Yachting Art Magazine

Transat Jacques Vabre - Coville and Josse heading for record-breaking photo finish in Salvador de Bahia tomorrow

After 4,350 miles descending the Atlantic from Le Havre to Salvador de Bahia, the 13th edition of the Transat Jacques Vabre could come down to a photo finish between the older warhorse, Sodebo Ultim’, and the young stallion, Maxi Edmond de Rothschild.

Ranking of competitors : Nov 12th, 16h00
Ranking of competitors : Nov 12th, 16h00

Ranking of competitors : Nov 12th, 16h00

The two huge trimarans, both over 30 metres long, are expected to cross the finish line in the Bay of All Saints between 12 and 16:00 UTC tomorrow. Seb Josse, the skipper of Maxi Edmond de Rothschild, was spot on when he predicted an eight-day finish three days before the start.

A 40 mile lead for Sodebo Ultim

At 16:00 UTC today Sodebo Ultim’ had a 40-mile lead, but in patchy easterlies off the north-east coast of Brazil was four knots slower than its more powerful pursuer. By the evening with boats getting back towards 30 knots there may be little more than an hour between them.

Whoever wins, the race record will be smashed.

The fastest finish to Salvador remains Franck Cammas on Groupama 2’s astonishing 10day 0h 38min win in 2007 in the 60ft multihull class.

For Thomas Coville, the skipper of Sodebo Ultim’ it would a second Transat Jacques Vabre victory to add to his 1999 win on a very different beast – an Imoca 60ft monohull. Coville has concentrated more on solo round-the-world records in trimarans since and broke the record in December. For he and co-skipper Jean-Luc Nélias it is a measure of revenge after another newly-launched maxi, François Gabart’s Macif beat them in 2015.

Maxi Edmond de Rothschild skipper Seb Josse’s best finishing time was his 11days 5 hours 3min win with Charles Caudrelier on the MOD70 trimaran Edmond de Rothschild in the 2013 edition – that time to Itajaí, Brazil.

The dilemma for Coville and Nélias is that they do not know if Josse and Thomas Rouxel’ boat have a technical problem and whether they can control the race against a potentially more powerful rival.

“Even with their technical problem they’re going at the same speed as us,” Nélias said. “Control is the whole problem, it’s possible if you’re going at the same speed, with the same boat in the same class, but now we don’t know if can control them or whether they’re going to go faster,”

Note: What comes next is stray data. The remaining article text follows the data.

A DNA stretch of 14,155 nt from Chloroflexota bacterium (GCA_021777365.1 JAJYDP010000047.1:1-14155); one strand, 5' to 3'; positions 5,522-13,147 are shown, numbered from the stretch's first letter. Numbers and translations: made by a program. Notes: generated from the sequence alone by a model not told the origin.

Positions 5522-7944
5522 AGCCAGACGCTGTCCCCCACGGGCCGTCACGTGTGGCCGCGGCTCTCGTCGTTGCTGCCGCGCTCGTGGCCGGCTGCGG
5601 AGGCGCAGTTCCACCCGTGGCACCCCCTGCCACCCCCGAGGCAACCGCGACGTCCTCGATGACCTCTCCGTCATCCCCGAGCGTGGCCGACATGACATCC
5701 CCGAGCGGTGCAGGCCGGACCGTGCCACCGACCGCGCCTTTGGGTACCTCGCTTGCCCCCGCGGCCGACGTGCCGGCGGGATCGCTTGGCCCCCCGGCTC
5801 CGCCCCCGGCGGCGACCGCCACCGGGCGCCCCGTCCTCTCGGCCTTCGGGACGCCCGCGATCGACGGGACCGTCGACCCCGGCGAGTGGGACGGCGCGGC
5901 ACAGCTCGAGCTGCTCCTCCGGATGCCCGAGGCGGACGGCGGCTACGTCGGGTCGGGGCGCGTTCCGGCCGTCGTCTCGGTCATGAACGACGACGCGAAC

Nélias predicts a complicated light upwind finish after the north-easterly drag race down the coast.


The first Multi50s (just after the last Ultime, Prince de Bretagne) entered the Doldrums – still loitering at 7°N this afternoon, going through what they hope will be the fastest door between the 28°W and the 30°W. According to Richard Silvani of Météo France: “As for the Ultime, there is a mouse hole there where the activity is less, the Multi50 should not be too slow.” Erwan Leroux et Vincent Riou on FenêtréA – Mix Buffet have not escaped from Lalou Roucayrol and Alex Pella on Arkema, who stemmed the losses and then made 10 miles back today to be 93 miles behind with 1,300 miles of the racetrack left.

Imoca 60

The Imoca are passing the Cape Verde archipelago. As predicted by SMA yesterday, west is best, so the fleet has refined its trajectory, gybing behind St Michel-Virbac. That manoeuvring has cost every one miles to the leader, with SMA and Des Voiles et Vous! now 60 and 117 miles behind respectively. British skipper, Sam Davies, with Tanguy de Lamotte on Initiatives-Cœur – despite a mast climb - have moved from seventh into fifth, but have lost about 80 miles on the leader in the last 24 hours and are now 226 miles behind. All are positioning themselves for what they hope will be the best route through the ITCZ ​​(Intertropical Convergence Zone, aka the Doldrums), but it is still too early to know how active it will be. The leaders will start entering the Doldrums overnight into Tuesday.


Phil Sharp and Pablo Santurde (Imerys Clean Energy) are watching their lead get nibbled away to six miles as the frontrunners flirt with a ridge of high pressure between the Canaries and Cape Verde generated by a depression in the west that is moving north. Imerys’s speed has dropped to under 8 knots, while those positioned further east are finding more pressure. The depression is momentarily breaking the trade wind. Sharp, still battling with communications and weather files on his back-up Satcom after an antenna failure, explained that the loss of 30 miles of their lead had come from finding a mountain of seaweed on their keel. He was forced to stop and dive under the boat to check.

Ranking of competitors per Class : Nov 12th, 16h00Ranking of competitors per Class : Nov 12th, 16h00
Ranking of competitors per Class : Nov 12th, 16h00Ranking of competitors per Class : Nov 12th, 16h00

Ranking of competitors per Class : Nov 12th, 16h00

Share this post

Comment on this post